Madison-based religious experts gathered to discuss the intersection between faith and politics at a Cap Times panel Thursday at High Noon Saloon.
Freedom From Religion Foundation Co-President Annie Laurie Gaylor said she does not believe faith and politics should mix because it leads to “terrorism and pure blood shed.” A leader has to uphold the constitution regardless of their faith, Gaylor said.
Most voters in the U.S. are not inclined to vote for an atheist president, which Gaylor said excludes atheists from the political process. Currently, almost a third of millennial and adult voters are atheists, which is “a lot of people to ignore,” Gaylor said.
Pastor David Smith of Faith Community Baptist Church said faith and religion should not be considered the same. While religion is about practice and devotion, Smith said, faith is more personal. He said people need to be careful about distinguishing between the two when it comes to the election.
“Whenever you’re voting you should base it off of your personal beliefs and faith, which may differ from your religion,” Smith said.
Masood Akhtar, entrepreneur and advisor to Madison’s Muslim community, said Islamophobia influences politics greatly, which is why it is important for the Muslim community to be more involved. When just one Muslim performs an act of terrorism, the whole community is blamed for it. Akhtar said this is a serious issue because Muslims comprise a large community and cannot be generalized this way.
As part of his campaign, Republican presidential nominee Donald Trump called for a ban on Muslim immigrants. Akhtar said this caused a lot of problems within the Muslim community, which has turned its back against Trump. But Trump’s comments also opened opportunities for dialogue among Muslims.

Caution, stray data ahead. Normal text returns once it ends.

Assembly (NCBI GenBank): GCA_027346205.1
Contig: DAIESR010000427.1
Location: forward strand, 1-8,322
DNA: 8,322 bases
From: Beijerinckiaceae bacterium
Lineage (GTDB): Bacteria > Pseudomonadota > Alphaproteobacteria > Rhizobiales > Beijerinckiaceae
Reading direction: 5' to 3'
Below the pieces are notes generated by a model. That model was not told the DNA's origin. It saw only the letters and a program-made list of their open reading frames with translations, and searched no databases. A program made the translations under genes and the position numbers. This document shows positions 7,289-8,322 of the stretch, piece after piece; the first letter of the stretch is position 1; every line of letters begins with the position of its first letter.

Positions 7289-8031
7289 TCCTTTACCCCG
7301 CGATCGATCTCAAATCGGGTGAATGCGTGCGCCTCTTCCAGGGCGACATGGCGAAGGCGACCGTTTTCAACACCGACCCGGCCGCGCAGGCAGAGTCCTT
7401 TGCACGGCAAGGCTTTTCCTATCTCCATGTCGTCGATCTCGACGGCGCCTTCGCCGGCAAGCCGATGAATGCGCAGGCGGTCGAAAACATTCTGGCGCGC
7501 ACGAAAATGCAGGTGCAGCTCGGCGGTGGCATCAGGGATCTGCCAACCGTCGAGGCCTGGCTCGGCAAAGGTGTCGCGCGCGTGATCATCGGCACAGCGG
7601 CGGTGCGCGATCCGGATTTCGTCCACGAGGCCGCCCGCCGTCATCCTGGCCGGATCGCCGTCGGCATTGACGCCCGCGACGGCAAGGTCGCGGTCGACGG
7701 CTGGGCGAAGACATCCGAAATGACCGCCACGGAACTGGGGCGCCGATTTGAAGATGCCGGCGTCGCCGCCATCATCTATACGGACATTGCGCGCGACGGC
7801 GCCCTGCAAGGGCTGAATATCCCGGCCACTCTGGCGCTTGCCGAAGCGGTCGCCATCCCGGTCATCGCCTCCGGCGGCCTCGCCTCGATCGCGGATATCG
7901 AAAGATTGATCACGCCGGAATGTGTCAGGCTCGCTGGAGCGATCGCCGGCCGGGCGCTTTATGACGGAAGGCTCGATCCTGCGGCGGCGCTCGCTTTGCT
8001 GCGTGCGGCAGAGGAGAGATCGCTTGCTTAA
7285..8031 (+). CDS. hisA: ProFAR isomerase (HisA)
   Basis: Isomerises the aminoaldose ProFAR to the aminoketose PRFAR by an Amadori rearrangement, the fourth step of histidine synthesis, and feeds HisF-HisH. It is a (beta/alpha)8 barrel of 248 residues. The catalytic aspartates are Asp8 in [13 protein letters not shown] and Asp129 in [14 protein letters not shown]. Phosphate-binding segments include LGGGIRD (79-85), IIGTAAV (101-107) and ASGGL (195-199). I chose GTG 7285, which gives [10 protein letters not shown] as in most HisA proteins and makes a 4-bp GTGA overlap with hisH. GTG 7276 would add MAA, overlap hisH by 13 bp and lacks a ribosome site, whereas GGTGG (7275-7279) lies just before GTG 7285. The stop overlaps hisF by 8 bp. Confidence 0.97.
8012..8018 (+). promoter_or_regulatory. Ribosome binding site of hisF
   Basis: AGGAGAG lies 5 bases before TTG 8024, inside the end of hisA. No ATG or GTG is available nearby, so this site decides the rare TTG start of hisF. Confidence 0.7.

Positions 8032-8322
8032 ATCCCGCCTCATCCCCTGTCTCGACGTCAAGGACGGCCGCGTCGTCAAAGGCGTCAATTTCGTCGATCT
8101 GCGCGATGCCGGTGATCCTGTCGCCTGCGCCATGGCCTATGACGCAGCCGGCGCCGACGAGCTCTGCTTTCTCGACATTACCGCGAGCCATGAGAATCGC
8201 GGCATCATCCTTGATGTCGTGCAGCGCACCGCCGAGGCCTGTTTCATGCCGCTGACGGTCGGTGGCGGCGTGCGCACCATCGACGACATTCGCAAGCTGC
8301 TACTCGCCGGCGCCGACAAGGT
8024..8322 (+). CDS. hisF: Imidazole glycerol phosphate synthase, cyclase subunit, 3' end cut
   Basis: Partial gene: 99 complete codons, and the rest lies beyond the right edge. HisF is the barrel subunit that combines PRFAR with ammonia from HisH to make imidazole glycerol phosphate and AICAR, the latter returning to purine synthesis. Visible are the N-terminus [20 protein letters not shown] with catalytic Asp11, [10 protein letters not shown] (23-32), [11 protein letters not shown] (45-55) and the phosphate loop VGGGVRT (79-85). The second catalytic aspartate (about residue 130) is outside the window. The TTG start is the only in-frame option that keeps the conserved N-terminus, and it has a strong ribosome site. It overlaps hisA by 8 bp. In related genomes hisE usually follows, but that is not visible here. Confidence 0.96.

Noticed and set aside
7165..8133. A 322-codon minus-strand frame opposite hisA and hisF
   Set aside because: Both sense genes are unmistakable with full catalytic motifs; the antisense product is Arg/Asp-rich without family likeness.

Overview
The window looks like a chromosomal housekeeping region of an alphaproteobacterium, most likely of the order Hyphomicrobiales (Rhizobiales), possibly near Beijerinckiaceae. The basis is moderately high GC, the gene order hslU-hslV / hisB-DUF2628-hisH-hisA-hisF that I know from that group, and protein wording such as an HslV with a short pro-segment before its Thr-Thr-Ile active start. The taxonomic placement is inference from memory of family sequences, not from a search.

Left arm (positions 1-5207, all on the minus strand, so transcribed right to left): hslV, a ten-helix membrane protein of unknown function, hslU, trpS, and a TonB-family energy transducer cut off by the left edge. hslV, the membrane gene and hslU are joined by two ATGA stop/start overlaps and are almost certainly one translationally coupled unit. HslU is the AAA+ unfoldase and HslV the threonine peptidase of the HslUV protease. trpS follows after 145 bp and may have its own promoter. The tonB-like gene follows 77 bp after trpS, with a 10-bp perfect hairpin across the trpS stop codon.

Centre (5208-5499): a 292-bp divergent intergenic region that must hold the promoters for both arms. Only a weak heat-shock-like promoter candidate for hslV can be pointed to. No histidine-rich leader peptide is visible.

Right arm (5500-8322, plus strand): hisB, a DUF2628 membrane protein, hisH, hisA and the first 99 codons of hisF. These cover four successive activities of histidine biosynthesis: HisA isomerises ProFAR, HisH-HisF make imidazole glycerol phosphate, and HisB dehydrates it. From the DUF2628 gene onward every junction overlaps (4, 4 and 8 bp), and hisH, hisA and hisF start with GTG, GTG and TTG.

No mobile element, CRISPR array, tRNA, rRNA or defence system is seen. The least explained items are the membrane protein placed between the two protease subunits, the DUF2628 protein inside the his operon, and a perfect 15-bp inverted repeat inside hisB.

“Our politicians need to understand that we are a part of the community,” Akhtar said. “We will continue to live here, and we’re not going back home.”
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R.D. McClenagan, training pastor of Door Creek Church, said having people support both Trump and former Secretary of State Hillary Clinton is a “great thing” because people need to challenge each other. McClenagan compared the election environment to the Church in that both allow people to come together and exchange ideas respectfully.
McClenagan said Christianity is built on grace, and he advocates for loving even those whom one disagrees with. He said this ideology should be applied even in politics.
When it comes to how religion impacts student voters, Pres House Co-Pastor Erica Liu said students tend to take on their family’s political views. University of Wisconsin is more liberal but still has political diversity, she said. Some students involved in the political process integrate it with their faith while others cannot bring the two together.
Liu said coexisting the way students do and coming to an agreement regardless of your faith would be a good way to integrate politics and religion. She said she agreed with McClenagan in that interacting with a person one disagrees with can make the political system much stronger.
“Whatever identity label makes you tense up, whoever that person is, that’s who you need to go eat dinner with,” Liu said. “We need to eat with the people we disagree with on a regular basis. That is a very powerful thing.”
Rabbi Laurie Zimmerman of Congregation Shaarei Shamayim said sometimes politics interact with religion in a way that pits one against the other. She said Trump targeted Jewish communities and pitted them against anti-Semitic communities, creating divides among people.
Zimmerman said people should condemn the kind of bigotry that Trump created. Regardless of faith, religion and political standing the important aspect is that people stand together.
“We should be allies and actively oppose bigotry that is being spewed,” Zimmerman said. “It could be a Trump rally or other issues that divide our communities, and it’s important that we are each other’s allies.”
Doha Awad contributed to reporting for this article.